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BE PARTNER │ PSA


There is nowhere else in the world quite like the Cheetah Conservation Fund.


They are very welcoming to new interns, are extremely helpful, and provide wonderful guidance to those wanting to learn. The work environment at CCF is very fast paced and demanding, but the staff really do a lot to provide help and guidance to interns when needed.


Here I am applying Frontline to the four OK ambassadors.


I thoroughly enjoyed working with the staff of CCF, and have developed lasting friendships with many of them.


Typically, when interns first arrive at CCF they begin with general tasks and responsibilities and as time goes on, they fall into more specialized work and more independent responsibilities based on the skills they have to offer and where the staff thinks they will be most beneficial.


In my case, I started off doing lots of maintenance type work, because of my previous skill set and abilities, and husbandry work with CCF’s goat herd and guardian dogs. As time progressed, I began to assist the husbandry team with cheetah runs (exercising captive cheetahs with a lure machine) and I started helping the ecology department by collecting camera trap data from the field.


The most unique responsibility I had (and definitely one of my favorites) was my work with CCF’s ambassador cheetahs “in training”, the Okakarara cubs.


These four young cheetahs were orphaned at a very young age and are being raised as “ambassadors”, which are cheetahs that CCF uses as education animals. We would take them on walks daily to meet the visitors that day, and use them to teach about the cheetah and the work CCF is doing to save the cheetah.


During the last month or so of my internship, the care of these ambassadors was my primary responsibility. The experience was incredible, and I feel extremely fortunate to have gotten such a unique opportunity as an intern.


Though much of your work as an intern at CCF is independent, you do work closely with the staff. CCF’s staff is an incredible group of people who are a pleasure to work with, and I think it’s impossible not to learn new things from them.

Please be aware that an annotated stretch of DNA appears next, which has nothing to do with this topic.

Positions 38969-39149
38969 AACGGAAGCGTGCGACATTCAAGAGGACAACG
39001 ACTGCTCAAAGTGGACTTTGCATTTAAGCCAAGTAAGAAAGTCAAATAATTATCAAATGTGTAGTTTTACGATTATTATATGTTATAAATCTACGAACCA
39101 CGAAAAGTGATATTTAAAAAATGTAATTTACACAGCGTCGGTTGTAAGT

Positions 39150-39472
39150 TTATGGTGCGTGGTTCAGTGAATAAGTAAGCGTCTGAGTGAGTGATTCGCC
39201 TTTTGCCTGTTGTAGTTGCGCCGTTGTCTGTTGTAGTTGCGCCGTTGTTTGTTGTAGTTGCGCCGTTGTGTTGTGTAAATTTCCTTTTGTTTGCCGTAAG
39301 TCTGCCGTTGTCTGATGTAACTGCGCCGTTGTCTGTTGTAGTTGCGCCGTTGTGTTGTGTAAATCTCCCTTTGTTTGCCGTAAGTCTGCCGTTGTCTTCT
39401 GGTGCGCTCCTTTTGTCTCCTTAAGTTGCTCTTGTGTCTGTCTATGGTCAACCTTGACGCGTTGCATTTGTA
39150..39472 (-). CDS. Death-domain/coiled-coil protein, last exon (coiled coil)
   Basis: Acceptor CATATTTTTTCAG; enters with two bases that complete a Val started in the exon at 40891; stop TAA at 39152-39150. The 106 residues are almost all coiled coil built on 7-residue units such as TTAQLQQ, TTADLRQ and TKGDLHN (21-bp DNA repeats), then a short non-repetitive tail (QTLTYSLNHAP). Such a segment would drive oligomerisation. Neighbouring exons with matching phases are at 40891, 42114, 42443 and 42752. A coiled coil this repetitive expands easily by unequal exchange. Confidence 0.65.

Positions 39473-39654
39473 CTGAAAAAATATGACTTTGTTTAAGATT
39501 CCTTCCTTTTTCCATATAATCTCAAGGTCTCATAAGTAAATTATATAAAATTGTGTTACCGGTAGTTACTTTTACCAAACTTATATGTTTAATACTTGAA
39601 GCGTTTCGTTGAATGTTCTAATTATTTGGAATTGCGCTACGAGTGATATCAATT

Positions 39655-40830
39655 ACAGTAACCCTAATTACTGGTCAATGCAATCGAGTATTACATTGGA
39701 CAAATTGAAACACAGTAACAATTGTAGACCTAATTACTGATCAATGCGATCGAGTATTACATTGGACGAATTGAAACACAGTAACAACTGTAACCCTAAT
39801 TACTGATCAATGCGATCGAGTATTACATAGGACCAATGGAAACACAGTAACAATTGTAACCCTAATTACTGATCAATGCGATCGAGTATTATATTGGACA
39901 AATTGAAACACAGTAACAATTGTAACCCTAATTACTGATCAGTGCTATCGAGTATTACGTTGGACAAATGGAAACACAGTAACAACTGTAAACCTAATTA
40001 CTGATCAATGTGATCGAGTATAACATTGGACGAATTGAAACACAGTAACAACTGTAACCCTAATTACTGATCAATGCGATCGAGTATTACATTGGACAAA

I’m now back in the United States, eagerly awaiting the day I get to return. I learned more during my weeks there than I thought possible, but with the learning atmosphere CCF provides I think this proves true for most interns. I gained knowledge and skills in things like best practices in cheetah husbandry to effective field research methods and gained useful experience in things from public education to how a non- profit conservation organization is operated; much of which can’t be learned in the classroom.


I’m honest when I say my time there was life changing, as it has provided a sharp sense of direction in my professional life and long- term career aspirations, and has proven to be a “jump-start” to my wildlife career. Words can’t express how grateful I am to CCF and their staff for providing such a meaningful and beneficial opportunity.


I don’t yet know where life will take me, but even if I was never to return to the Cheetah Conservation Fund (which is very unlikely) it will always be a part of me.


Volunteering at CCF


CCF welcome students with all kinds of backgrounds/courses of study: biology, animal science, conservation biology, ecology, veterinary studies but also more areas such as business studies, computing, education, graphic design, comparative history studies, sociology, psychology and other areas.


All volunteers and student interns and zookeepers are required to make a mandatory donation to CCF to cover the cost of room, board, training and supervision of volunteers. This fee also contributes to the day-to-day costs of running CCF Namibia. It is because of generous donations that we are able to continue to operate our education, outreach and research programs. Learn more at: http://www.cheetah.org/?nd=volunteer


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